Going Vert: The Parisian’s 10 Tips to Save the Planet (2)

February 7, 2010By David JaggardArchive

It’s Worth Saving

Paris Update green Globe

 The Earth looks pretty green to me in this satellite photo. I like to think it’s because so many Parisians are already taking my advice.

This week, delegates from all over the globe will gather in Vienna for the 2012 World Conference on Climate Change and Humanity, there to discuss what is arguably the most serious problem now facing mankind.

At a time when the world’s top experts and political leaders are grappling with key ecological and environmental issues, I thought I would use the conference as a flimsy pretext to shoot my mouth off. Oops—I mean I thought I would try to do my bit to raise eco-awareness.

And I could think of no better way to do that than to propose a new C’est Ironique Top 10. Of course, I didn’t think about it very long or hard, and I’m not all that smart in the first place, but here goes:

10 Things That Parisians Can Do to Help Save the Planet


When you’re driving, if the traffic should somehow happen to become jammed or even just a little slow (I know—who would expect it?), honk your horn insistently and incessantly. This will remind the other drivers to proceed to their destinations more quickly, thus reducing air pollution.


Better yet, leave your car (illegally) parked and use a Vélib public bicycle! To ensure that you return the bike as quickly as possible so that someone else can use it, you should run red lights and ride at full speed on the sidewalk whenever it’s convenient. Don’t worry—the pedestrians will be only too happy to get out of your way!


Or take an eco-tip from our friends the pickpockets: travel by public transportation as much as possible — even if you’re “just riding around”!


It’s impossible to exaggerate the importance of recycling. If you personally fail to properly sort every ounce of waste that leaves your home, the Earth will explode in the mother of all apocalyptic fireballs next Tuesday at 9:15am, killing all the kittens and puppies first.

OK, so maybe it’s possible after all, but you should still sort your garbage for recycling. Every building in Paris has three color-coded containers. Be sure to use the right one for the right type of trash:

The green-lidded container is for cheese rinds.

The white-lidded container is for wine and perfume bottles.

And the yellow-lidded container is for everything else, including pianos, wet concrete, pet tarantulas that have outgrown their aquariums, and motor scooters that are being discarded because they’re not loud enough. If you are an organ donor, this is where you should leave your kidney.


If you smoke, don’t throw your cigarette butt in the street. Throw it still lit into the nearest public waste receptacle. If you (and all of us!) are lucky, it will start a fire and burn away all the paper and plastic, making it easier for the recycling plant to sort out the metal and glass. Simple but effective!


Do not clean up after your dog on the sidewalk. It’s just plain eco-foolish to use petroleum-derived plastic bags to remove something that’s biodegradable in the first place!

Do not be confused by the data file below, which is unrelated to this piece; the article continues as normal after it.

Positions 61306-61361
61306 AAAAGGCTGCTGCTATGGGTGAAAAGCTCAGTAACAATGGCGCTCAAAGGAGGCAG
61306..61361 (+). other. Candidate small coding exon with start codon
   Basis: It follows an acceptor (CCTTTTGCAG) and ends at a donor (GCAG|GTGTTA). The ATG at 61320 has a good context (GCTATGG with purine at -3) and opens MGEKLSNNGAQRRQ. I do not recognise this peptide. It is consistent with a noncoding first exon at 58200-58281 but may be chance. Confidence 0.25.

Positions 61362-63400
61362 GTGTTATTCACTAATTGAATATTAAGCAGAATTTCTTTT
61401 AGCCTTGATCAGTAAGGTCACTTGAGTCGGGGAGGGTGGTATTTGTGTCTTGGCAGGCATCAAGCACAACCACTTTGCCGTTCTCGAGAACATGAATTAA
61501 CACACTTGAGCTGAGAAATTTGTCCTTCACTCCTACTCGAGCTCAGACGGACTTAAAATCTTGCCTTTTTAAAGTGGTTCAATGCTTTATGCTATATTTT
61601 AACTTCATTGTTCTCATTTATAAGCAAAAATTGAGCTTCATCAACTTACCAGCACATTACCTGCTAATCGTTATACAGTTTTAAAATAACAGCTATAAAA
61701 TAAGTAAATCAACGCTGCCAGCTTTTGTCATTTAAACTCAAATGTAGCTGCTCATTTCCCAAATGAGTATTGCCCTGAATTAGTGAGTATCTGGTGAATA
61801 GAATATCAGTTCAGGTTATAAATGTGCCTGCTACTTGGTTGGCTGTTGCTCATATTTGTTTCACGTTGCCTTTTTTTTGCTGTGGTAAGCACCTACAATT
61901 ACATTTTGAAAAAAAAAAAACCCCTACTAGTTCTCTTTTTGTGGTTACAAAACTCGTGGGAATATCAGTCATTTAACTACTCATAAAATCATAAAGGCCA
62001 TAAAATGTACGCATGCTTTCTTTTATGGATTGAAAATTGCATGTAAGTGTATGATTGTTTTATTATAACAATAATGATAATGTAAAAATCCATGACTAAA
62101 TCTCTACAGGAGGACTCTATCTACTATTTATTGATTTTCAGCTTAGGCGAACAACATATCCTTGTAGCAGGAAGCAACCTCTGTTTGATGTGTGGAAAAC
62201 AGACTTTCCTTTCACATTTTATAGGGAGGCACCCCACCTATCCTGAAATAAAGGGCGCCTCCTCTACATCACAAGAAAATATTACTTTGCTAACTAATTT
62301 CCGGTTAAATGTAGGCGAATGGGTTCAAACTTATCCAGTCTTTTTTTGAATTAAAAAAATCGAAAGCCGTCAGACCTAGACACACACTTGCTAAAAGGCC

Noise is pollution too—especially in a loud, bustling city like Paris! If you notice someone heightening the city’s decibel level, for example by listening to music on earbuds at a sufficient volume level for you to discern the drum track over the roar of the Métro or traffic, remind them to turn it down. Obviously, you’re going to have to shout to make yourself heard, so don’t be shy!

Environmental experts recommend that you continue yelling at the offender even after they have turned off their audio device and maintain an unabated barrage of abuse until they are well out of earshot. That way they’re less likely to become a “repeat offender”!


Men are in a unique position to help in the struggle to save one of our most precious resources. If you happen to be male, you should urinate in the street as often as possible, especially at night when the bars close, or whenever you think no one’s all that likely to be looking, thus saving water that would have been foolishly wasted on flushing.


An easy way to save electricity is to get a job with EDF, the French electrical utility, join one of the major labor unions, get involved in union politics, rise up through the ranks over the years until you have decision-making power on the administrative board, and push through a nationwide strike that forces random power cutoffs in major urban areas. Aren’t you ashamed that you never thought of it before?


You can help save the forests (you know, those green and brown unpaved places out in the provinces—sort of like the Bois de Boulogne but with fewer transvestite prostitutes) by using less paper. According to one estimate, most of the wood pulp processed by the paper industry literally goes “down the toilet”! But how can we wean ourselves off toilet paper?

The only viable solution is to keep a large stack of six-inch squares cut from last season’s Louis Vuitton scarves in your bathroom. When your pipes back up and flood your building with raw sewage, just remind your neighbors that it’s a small price to pay for rescuing the rain forest!

There you have it. I am well aware that my little article here is an infinitesimally small voice speaking out on a vast issue, but I feel that if I can just convince one Parisian to adopt even one of my 10 suggestions, I will have done my part to help combat global warming.

And then I can turn the thermostat up to 80, leave the lights on and faucets running 24/7 and throw my unsorted garbage out the window. With any luck, I’ll hit a chain-smoking dog owner running a red light on a loud motor scooter. On his way to the Vienna Conference.

David Jaggard

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